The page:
Waverley Borough Council’s Executive have agreed to seek permission to challenge the planning appeal decision which allowed exploratory oil and gas drilling at Loxley, a site just north of Dunsfold. In May this year, the Secretary of State for Levelling Up, Housing and Communities overturned Surrey County Council's refusal of planning consent for an exploratory well and side-track at the site.
A Special Executive meeting was held on Monday 18 July, to give councillors the opportunity to discuss and agree their response to the ruling. Waverley has consistently expressed its opposition to any oil and gas exploration at the site, which lies in the Area of Great Landscape Value (AGLV) immediately adjacent to an Area of Outstanding Natural Beauty (AONB).
In July 2019, the council held its first community Listening Panel, which saw 21 speakers highlight numerous concerns with the plans. A number of local business owners, including a popular wedding venue, a successful craft brewery and a globally recognised wellbeing festival for cancer sufferers all stated that the oil well would render their business unviable and lead to loss of jobs locally.
Local residents and community groups expressed concerns about the poor road access to the site including an extremely constrained and dangerous road junction and sharp bends, as well as noise, light and air pollution, the loss of ancient woodland, impacts on local wildlife (including Red Listed species) and the detrimental impact on the landscape and the nearby Hascombe Hill AONB.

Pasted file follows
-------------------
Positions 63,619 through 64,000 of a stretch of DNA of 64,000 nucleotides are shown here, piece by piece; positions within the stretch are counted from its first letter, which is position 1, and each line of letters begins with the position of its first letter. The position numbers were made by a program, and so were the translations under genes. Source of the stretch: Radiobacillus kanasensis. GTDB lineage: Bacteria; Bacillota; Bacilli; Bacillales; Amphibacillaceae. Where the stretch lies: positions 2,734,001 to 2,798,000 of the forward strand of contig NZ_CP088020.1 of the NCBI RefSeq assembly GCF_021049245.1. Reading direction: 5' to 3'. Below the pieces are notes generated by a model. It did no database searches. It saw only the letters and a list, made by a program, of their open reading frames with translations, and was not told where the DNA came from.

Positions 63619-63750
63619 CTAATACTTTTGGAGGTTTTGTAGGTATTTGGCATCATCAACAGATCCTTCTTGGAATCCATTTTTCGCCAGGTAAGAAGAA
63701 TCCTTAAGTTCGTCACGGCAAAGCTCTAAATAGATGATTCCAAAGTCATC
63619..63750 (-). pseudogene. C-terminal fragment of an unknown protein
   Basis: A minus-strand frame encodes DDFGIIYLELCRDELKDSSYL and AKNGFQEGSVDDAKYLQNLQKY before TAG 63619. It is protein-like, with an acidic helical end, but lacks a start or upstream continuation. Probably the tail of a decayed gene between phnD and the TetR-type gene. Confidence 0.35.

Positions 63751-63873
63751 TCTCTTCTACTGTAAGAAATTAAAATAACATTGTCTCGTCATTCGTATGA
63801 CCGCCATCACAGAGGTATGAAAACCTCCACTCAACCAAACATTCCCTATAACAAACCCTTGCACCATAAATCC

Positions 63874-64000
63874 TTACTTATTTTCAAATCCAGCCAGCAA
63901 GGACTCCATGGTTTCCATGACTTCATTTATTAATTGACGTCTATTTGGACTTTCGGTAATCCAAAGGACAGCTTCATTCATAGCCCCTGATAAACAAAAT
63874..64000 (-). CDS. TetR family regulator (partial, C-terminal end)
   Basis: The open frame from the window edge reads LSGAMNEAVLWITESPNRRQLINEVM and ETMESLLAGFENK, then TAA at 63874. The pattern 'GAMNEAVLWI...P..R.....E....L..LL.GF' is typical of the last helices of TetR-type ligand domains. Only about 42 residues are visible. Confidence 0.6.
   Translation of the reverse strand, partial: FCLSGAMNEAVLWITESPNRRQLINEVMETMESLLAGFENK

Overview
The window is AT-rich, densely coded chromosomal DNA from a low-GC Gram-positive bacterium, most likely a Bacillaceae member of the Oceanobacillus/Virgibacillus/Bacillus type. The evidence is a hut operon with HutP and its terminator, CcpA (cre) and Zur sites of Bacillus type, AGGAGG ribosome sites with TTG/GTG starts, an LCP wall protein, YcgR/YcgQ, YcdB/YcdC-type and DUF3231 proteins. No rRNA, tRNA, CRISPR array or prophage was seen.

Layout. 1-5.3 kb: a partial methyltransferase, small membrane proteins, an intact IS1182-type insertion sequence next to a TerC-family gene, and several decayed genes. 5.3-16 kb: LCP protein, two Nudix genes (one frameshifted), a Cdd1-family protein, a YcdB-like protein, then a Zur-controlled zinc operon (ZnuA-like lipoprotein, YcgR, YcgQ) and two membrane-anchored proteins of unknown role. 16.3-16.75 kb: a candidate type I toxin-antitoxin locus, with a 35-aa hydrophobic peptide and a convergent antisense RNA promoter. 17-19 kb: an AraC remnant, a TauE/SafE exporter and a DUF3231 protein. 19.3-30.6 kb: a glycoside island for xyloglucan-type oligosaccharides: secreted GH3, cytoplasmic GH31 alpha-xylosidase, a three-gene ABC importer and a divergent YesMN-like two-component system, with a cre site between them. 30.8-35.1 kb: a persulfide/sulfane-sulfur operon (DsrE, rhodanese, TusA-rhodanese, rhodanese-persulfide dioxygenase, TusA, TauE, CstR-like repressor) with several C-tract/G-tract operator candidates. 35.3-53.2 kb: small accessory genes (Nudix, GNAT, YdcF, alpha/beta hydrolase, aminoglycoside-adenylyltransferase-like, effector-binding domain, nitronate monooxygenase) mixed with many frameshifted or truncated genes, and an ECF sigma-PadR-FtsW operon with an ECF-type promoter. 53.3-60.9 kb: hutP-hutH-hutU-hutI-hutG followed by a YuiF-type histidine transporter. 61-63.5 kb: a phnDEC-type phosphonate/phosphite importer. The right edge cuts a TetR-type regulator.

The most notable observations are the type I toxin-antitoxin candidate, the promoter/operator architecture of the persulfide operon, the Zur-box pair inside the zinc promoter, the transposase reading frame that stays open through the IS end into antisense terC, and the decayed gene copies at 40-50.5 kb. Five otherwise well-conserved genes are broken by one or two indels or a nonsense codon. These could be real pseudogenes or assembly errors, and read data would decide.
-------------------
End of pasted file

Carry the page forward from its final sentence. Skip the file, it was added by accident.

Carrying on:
Councillor Paul Follows, Leader of Waverley Borough Council, said: “Drilling for gas at Dunsfold will lead to irreversible harm to our environment, to local businesses and to local people. We are absolutely opposed to it in any form and will consider all legal means to stop it.
“It is completely at odds with our declared Climate Emergency and similar declarations made by the County Council and the government. In this country, we should be massively increasing our investment in renewables where we have genuine competitive advantage, such as offshore wind, rather than onshore oil and gas in the middle of the Surrey Hills.
Concerns have also been raised that the applicant, UK Oil and Gas (UKOG), does not appear to have the ability to pay for reinstatement of the site. This could mean that if hydrocarbons are not found in profitable quantities, the company could simply walk away, effectively transferring liability for clean-up costs to the local community.
Councillor Follows continued: “As an absolute minimum, they should be required to post a bond which covers the entire cost of restoration of the site before they are allowed to drill there.”
The council will now wait to find our if permission is granted to proceed with a challenge to the decision.